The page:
Shannon worked on other fronts to organize support for this bill. She rallied rescue groups. She asked me and many others to help with a letter writing campaign she had started to generate support for the bill from the Judiciary Committee, the governor and the Finance Committee. Many of you may have used her sample letter posted on this site to write your own appeals for the Louisiana senators and governor to support this bill.

We will greatly miss her voice as this bill now goes to the Louisiana state House Judiciary Committee.

You may not know that Shannon was herself a Katrina survivor. She lost all of her possessions in Katrina. Though she had lost her home, she rescued and found homes for numerous stranded or abandoned animals in the aftermath of Katrina. At the time of her death Shannon and her organization were caring for literally hundreds of Katrina kittens. Shannon is another of the heroes, the unsung heroes, of Katrina.

As for the bill, for Shannon, for the animals, please write the House Judiciary members below and urge their support. Another hurricane season has begun. There is no more time.

For more information on Shannon's rally in support of the bill and the emotional hearing that followed, go to:
Thank you, Laura




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Tuesday, June 06, 2006

Please Share Your Thoughts

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Anonymous BILLIE MAQUET said...


Thursday, June 08, 2006 2:33:00 PM  
Anonymous Helena Poist said...

I never knew Shannon but am touched by her good works and love of animals. Eventhough I live far away from new orleans, I try to help in small ways to make the lives of those helping animals a little easier...the world is a sadder place now that Shannon is gone.

Thursday, June 08, 2006 9:12:00 PM  
Anonymous Anonymous said...

Brenda’s comments were so well written it is hard to follow…

I didn’t know Shannon but met so many like her: at Gonzales, in New Orleans in early September, driving vans and rental cars with “Animal Rescue” painted in shoe polish at the side and later, at Magazine Street with ARNO. I met so many dedicated people during Katrina – mostly those involved with animals but of course many others who came simply to help the many residents who remained heroic and brave as their world crumbled around them. People like Shannon (and Brenda) and Anita (No Animal Left Behind) and Susan in Connecticut (who continues to try and reunite owners and pets), and Chris McLaughlin and so many others continue to awe me with their dedication and their willingness to face the sad stories and the heartbreak. I am no longer (at least right now) strong enough to do that and by admitting that I see a glimmer of where Shannon went to. Brenda’s comment that:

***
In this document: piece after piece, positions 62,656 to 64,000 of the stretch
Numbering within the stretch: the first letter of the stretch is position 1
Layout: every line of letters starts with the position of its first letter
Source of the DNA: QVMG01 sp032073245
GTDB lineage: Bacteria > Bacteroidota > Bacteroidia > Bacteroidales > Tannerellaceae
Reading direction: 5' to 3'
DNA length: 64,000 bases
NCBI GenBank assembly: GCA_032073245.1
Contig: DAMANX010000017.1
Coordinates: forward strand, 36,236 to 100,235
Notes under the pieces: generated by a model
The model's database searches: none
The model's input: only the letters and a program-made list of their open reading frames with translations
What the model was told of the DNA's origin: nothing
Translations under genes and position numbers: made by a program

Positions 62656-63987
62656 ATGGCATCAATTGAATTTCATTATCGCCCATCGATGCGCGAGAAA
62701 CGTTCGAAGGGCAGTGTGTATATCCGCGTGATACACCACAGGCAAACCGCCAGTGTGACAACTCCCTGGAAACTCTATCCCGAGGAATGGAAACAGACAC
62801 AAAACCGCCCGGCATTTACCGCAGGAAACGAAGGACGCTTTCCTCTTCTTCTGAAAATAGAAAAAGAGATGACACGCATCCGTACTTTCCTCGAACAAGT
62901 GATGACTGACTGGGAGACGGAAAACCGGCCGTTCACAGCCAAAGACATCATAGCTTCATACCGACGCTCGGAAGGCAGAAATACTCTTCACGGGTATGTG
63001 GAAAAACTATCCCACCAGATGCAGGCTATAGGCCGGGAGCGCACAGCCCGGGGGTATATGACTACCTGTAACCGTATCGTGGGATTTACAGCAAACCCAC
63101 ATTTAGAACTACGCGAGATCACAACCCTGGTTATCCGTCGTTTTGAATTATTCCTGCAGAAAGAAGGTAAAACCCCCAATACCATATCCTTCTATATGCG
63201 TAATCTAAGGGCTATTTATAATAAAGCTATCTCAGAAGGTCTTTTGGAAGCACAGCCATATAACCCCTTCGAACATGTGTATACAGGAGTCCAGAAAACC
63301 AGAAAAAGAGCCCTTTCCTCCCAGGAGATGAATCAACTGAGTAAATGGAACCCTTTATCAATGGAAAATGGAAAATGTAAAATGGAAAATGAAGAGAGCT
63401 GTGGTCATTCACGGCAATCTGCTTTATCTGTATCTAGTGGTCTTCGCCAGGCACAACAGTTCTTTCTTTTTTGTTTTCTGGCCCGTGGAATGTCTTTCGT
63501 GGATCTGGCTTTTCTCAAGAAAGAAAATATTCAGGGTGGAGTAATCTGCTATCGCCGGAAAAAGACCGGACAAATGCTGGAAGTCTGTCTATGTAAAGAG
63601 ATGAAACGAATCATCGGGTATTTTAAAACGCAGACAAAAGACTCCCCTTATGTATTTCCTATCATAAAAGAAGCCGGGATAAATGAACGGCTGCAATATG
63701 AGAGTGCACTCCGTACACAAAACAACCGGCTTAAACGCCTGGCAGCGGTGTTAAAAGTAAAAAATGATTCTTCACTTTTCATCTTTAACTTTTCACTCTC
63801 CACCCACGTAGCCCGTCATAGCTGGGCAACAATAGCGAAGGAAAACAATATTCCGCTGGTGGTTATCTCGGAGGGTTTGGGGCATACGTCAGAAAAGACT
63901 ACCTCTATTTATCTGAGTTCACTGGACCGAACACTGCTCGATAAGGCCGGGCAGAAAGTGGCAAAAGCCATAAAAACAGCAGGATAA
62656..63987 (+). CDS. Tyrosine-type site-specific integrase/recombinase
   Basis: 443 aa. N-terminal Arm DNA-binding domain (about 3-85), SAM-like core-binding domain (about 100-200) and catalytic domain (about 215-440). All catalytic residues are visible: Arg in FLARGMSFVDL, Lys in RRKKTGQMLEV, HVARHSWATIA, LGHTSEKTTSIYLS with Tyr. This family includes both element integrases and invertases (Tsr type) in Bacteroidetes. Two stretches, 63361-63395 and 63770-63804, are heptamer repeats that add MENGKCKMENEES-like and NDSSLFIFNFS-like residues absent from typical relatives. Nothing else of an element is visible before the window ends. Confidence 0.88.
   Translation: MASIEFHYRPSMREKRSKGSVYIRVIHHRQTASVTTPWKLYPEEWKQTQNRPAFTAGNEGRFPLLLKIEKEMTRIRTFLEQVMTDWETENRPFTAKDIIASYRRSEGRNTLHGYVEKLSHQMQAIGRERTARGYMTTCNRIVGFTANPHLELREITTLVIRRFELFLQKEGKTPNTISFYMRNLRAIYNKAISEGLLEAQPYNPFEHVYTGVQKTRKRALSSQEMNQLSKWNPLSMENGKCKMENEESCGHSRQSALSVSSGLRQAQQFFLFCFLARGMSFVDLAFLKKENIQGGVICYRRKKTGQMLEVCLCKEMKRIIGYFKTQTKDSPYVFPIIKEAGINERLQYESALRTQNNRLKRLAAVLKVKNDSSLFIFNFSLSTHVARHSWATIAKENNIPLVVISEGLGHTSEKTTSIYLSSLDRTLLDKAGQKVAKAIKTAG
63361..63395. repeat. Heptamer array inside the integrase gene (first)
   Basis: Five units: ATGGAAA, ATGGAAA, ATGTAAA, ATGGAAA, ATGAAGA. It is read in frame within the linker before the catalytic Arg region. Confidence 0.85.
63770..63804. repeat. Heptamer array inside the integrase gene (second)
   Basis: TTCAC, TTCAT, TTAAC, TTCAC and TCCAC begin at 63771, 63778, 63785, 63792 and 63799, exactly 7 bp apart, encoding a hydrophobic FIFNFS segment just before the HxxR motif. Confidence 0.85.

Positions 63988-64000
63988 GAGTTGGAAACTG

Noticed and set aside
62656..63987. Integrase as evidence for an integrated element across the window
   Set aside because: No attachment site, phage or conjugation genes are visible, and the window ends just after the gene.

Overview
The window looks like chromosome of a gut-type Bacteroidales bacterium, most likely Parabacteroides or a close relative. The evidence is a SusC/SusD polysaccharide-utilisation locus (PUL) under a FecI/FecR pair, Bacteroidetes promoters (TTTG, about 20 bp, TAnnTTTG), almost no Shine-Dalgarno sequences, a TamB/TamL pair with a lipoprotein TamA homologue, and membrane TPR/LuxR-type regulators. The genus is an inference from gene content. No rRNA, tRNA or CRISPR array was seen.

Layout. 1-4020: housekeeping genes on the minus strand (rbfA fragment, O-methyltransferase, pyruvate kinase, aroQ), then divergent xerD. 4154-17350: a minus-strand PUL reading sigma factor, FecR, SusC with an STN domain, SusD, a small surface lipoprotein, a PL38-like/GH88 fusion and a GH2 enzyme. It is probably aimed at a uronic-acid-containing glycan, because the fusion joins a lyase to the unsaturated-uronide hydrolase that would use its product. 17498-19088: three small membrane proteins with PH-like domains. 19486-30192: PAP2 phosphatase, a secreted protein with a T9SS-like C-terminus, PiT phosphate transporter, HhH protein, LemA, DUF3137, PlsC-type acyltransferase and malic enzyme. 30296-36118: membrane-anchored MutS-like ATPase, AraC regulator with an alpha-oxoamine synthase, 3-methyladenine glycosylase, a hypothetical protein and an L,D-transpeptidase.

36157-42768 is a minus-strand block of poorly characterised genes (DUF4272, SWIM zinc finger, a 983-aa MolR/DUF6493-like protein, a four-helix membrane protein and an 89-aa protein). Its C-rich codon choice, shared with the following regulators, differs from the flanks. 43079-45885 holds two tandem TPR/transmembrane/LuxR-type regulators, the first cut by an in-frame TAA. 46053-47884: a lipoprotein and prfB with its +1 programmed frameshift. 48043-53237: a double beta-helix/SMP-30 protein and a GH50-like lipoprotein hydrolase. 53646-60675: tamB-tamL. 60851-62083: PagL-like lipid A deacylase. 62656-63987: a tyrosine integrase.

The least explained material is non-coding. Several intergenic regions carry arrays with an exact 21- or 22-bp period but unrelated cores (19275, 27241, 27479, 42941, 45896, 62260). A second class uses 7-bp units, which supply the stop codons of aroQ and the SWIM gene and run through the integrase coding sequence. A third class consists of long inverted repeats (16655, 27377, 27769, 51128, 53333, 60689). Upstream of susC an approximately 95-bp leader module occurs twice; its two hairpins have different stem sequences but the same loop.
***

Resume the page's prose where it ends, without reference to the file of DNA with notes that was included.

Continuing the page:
“The fragile heart feels too much. Sees too much. Hears too much. Empathy gives way to anger and confusion. To experience the fear and pain of infinite animals can break the soul. Without a lifeline, isolation becomes unbearable.”

This comment says it all and in a way much better than I can say it….those of you who are still so deeply involved take a breath, listen to your heart, understand all the good you have done – not just for animals but for humans, and, for awhile, rest. Those of you like me, who are still trying to sort things out, get back in the game when you can. I know I will soon.

Friday, June 09, 2006 12:19:00 AM  
Anonymous Maggie said...

I did not know Shannon. I have only learned of her through Brenda's beautiful words. But I do know what it is like to feel over-whelmed by feeling the pain of all the animals who are suffering. Being able to feel the pain of others is a blessing and a curse. Sometimes I wish I were dead so I wouldn't have to feel it so strongly. Or I want to stop reading all the emails, each and every one a revelation because I thought I'd heard it all, I thought I'd heard the worst possible thing that could be done to animals, and then I find out, no there are worse things I must know about. It's too much sometimes, it feels so hopeless, but how can you turn away once you know? I do wish I could turn it off though, that somehow the world will wake up and it will stop.

I do not know why Shannon left this earth, but I can only imagine her pain and wish she were still here to continue her amazing work for animals. While she was helping so many others, was she sacrificing herself? She must have been. I do know I am in awe of what she accomplished. She has left an inspiring legacy.

Every year on June 20 I make a donation to help cats in memory of my beloved cat Spook and this year my donation will be to Alley Cat Allies, as requested, in honor of Shannon, as well as Spook.

I am sorry for all of you who knew and loved Shannon, for the pain you are feeling now. Don't give up...

Friday, June 09, 2006 10:07:00 AM  
Blogger Laurie said...

In the wake of katrina, Shannon helped countless times at the Winn Dixie. When weather got cold, she turned her sun room into a cattery for Grassroots, caring for 15 cats. She also brought heaters and other supplies to Richard that I would buy over the phone via Los Angeles to keep the operation running. Shannon & Robert were both always there whenever I needed something for the animals.